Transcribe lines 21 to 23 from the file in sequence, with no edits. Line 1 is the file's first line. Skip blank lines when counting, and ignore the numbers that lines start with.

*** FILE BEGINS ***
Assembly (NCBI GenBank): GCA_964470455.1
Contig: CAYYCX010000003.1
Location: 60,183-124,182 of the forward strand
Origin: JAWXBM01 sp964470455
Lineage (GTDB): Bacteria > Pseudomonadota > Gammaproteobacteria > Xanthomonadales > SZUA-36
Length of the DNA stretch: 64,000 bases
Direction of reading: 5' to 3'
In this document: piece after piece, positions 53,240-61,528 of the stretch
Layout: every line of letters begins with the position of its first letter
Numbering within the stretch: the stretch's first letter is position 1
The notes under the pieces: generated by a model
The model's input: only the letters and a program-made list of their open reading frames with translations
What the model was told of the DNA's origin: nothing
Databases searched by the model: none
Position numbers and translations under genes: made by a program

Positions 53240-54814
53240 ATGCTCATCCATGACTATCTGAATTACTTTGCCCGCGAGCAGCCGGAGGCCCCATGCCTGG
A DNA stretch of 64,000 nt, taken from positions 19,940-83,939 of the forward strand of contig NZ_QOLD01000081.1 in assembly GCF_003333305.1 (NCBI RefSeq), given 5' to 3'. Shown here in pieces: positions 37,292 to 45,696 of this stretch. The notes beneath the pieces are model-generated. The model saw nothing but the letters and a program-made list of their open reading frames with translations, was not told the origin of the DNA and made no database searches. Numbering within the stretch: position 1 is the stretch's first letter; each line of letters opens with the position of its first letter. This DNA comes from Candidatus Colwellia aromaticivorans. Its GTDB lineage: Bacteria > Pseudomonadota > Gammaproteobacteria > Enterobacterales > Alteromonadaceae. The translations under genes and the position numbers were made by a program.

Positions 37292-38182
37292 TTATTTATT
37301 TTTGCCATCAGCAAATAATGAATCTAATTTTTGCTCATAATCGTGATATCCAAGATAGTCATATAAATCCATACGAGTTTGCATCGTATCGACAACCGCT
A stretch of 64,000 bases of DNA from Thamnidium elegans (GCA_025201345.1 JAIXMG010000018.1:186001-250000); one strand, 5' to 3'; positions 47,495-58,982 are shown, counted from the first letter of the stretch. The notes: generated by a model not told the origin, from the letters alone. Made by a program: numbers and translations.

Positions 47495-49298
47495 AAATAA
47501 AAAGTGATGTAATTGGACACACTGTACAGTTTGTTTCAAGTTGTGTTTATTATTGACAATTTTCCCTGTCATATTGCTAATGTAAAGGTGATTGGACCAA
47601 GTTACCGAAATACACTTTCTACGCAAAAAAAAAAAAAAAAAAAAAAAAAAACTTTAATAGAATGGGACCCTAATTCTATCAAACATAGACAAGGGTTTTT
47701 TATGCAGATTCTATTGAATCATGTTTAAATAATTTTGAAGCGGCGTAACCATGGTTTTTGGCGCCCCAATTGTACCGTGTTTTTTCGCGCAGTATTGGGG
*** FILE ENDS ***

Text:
37301 TTTGCCATCAGCAAATAATGAATCTAATTTTTGCTCATAATCGTGATATCCAAGATAGTCATATAAATCCATACGAGTTTGCATCGTATCGACAACCGCT
A stretch of 64,000 bases of DNA from Thamnidium elegans (GCA_025201345.1 JAIXMG010000018.1:186001-250000); one strand, 5' to 3'; positions 47,495-58,982 are shown, counted from the first letter of the stretch. The notes: generated by a model not told the origin, from the letters alone. Made by a program: numbers and translations.

Positions 47495-49298